At Bob Dylan‘s anniversary celebration, held at Madison Square Garden on Oct. 16, 1992, the event transcended the man. Between the stunning range of artists who performed Dylan’s songs – from Stevie Wonder to Roger McGuinn, Tracy Chapman to Eric Clapton, John Mellencamp to the Clancy Brothers – and Sinead O’Connor‘s emotional tug of war with the audience, there was no individual hero. Even when Dylan himself took the stage to close the show, he seemed willfully to thwart the natural curve of the evening’s climax, subverting the role of feted sage with the mannerisms of a reluctant gun-shy lover.
But if no single hero emerged, the songs themselves spoke arrestingly. Perhaps more than anyone else’s, Dylan’s songs have, immediately upon birth, become the property of everyone; they bear his unique stamp, but they also allow the artists who perform them to be profoundly themselves. The performances on the double-CD Bob Dylan: The 30th Anniversary Concert Celebration (also available in video form) are an extraordinary tribute to that quality.
Some renditions truly stand out. Lou Reed‘s explosive “Foot of Pride” expands the moral weight of the original (from The Bootleg Series), while Booker T. and the MG’s, who served as the core of the evening’s house band, make the earth’s gravity palpable in every backbeat. In a resonant demonstration of the politics of Dylan’s songs and their relevance to younger artists, Mike McCready and Eddie Vedder’s “Masters of War” rings with force and dignity. Neil Young‘s “Just Like Tom Thumb’s Blues” and “All Along the Watchtower” are otherworldly, with fierce guitar excursions as eloquent as Dylan’s lyrics. The O’Jays spin “Emotionally Yours” into fervent gospel. And Dylan’s own renderings of “Girl From the North Country” and “It’s Alright, Ma (I’m Only Bleeding),” contrasting innocence and stoic nihilism, dispel any illusion that he lent much credence to the show’s ritual of deification. Tellingly, one of the clearest lines in his mumbled “It’s Alright, Ma” is “It’s easy to see without looking too far/That not much/Is really sacred.”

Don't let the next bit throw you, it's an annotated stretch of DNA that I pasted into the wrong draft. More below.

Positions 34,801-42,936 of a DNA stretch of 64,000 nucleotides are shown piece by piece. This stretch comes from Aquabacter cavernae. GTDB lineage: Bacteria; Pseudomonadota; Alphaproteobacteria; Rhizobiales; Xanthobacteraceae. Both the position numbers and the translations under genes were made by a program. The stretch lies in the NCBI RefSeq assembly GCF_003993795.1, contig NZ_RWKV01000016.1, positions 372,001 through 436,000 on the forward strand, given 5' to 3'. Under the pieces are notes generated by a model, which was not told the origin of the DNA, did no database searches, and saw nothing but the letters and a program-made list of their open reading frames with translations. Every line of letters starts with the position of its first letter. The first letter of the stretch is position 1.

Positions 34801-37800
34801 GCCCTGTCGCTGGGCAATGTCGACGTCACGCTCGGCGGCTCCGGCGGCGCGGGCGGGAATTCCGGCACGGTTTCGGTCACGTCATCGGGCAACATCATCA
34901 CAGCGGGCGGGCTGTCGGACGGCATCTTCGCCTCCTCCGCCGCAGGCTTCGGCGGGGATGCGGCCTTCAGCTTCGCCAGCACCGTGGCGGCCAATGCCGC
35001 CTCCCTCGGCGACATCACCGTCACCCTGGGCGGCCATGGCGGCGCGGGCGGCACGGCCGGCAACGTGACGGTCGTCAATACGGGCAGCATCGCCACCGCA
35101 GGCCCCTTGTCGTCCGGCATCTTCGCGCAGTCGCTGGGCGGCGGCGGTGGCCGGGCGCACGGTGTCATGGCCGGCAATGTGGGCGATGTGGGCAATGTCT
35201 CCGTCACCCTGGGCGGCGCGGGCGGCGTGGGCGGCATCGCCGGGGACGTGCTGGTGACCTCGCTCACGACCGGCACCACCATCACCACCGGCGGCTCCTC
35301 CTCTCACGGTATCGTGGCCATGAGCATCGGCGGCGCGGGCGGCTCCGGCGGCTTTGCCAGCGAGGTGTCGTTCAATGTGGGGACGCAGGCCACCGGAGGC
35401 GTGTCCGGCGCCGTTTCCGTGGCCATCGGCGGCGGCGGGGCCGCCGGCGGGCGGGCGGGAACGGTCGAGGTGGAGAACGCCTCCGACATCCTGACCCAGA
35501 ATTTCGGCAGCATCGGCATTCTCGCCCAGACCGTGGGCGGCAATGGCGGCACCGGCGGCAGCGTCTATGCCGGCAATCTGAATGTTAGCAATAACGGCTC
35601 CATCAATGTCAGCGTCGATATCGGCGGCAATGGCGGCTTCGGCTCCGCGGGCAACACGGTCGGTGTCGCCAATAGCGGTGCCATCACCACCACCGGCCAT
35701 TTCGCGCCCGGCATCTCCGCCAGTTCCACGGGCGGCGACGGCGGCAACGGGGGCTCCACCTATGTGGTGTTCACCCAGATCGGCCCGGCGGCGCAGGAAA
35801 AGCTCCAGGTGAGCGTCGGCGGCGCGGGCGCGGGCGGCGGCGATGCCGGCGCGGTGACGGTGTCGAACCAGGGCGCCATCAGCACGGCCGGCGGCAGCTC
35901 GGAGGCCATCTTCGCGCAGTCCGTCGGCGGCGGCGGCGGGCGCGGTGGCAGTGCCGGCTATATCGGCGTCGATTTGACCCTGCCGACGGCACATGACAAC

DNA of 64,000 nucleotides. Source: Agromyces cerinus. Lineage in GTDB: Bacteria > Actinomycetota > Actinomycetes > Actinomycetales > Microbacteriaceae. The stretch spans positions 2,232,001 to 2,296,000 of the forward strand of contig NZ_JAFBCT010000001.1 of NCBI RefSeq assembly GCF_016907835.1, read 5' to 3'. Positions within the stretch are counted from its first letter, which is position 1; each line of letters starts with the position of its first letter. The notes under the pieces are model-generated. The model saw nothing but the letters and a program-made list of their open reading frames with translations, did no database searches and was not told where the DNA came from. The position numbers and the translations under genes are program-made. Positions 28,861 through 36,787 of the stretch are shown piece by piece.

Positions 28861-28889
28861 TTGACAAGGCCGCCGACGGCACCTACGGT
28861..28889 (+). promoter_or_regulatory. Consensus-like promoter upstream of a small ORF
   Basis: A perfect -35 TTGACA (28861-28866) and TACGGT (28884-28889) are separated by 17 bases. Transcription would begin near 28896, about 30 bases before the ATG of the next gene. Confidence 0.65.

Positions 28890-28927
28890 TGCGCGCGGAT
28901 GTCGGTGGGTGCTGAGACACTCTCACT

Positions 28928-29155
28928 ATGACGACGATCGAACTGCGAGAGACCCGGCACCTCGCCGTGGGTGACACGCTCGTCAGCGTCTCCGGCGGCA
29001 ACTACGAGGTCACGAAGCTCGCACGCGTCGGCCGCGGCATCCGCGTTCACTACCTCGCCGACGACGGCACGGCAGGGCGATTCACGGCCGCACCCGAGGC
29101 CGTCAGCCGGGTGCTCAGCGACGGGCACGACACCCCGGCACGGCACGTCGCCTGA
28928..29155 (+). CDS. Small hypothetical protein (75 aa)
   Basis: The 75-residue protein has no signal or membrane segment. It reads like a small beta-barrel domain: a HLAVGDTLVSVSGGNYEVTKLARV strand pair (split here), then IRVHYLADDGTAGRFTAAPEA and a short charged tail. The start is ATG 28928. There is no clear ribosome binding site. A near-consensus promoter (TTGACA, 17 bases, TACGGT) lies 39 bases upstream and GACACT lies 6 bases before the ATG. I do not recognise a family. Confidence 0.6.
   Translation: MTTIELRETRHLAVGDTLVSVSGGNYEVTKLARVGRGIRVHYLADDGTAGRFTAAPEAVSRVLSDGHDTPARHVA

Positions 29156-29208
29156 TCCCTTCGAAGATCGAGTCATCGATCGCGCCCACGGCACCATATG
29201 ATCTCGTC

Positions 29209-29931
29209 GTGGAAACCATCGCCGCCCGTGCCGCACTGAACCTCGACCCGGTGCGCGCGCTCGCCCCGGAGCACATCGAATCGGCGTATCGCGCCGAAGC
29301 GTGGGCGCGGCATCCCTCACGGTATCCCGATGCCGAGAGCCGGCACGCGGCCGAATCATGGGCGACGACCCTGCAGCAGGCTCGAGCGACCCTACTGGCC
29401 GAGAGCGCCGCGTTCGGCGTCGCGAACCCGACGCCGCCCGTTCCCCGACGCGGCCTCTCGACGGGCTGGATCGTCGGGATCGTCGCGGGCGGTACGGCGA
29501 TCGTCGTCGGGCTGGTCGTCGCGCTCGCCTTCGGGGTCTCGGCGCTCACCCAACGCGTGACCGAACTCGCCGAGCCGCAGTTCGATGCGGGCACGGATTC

There were a few uneven moments as well. Johnny and June Carter Cash’s upbeat version of “It Ain’t Me, Babe” is ill-suited to the song, and George Harrison‘s “Absolutely Sweet Marie” is off-key and uninspired. But overall the album is a remarkable moment of rock history and a fitting testimonial to a body of songs so deeply familiar that melodies, images and even turns of phrase have entered our common language. These songs offer a map of the inexplicable places where politics and personal experience meet, probing and articulating a gamut of feelings that can be found nowhere else. Rock & roll may have become fragmented and diverse, the music of the aging as well as the young. The 30th Anniversary Concert Celebration, however, reminds us that Dylan’s voice informs its very essence.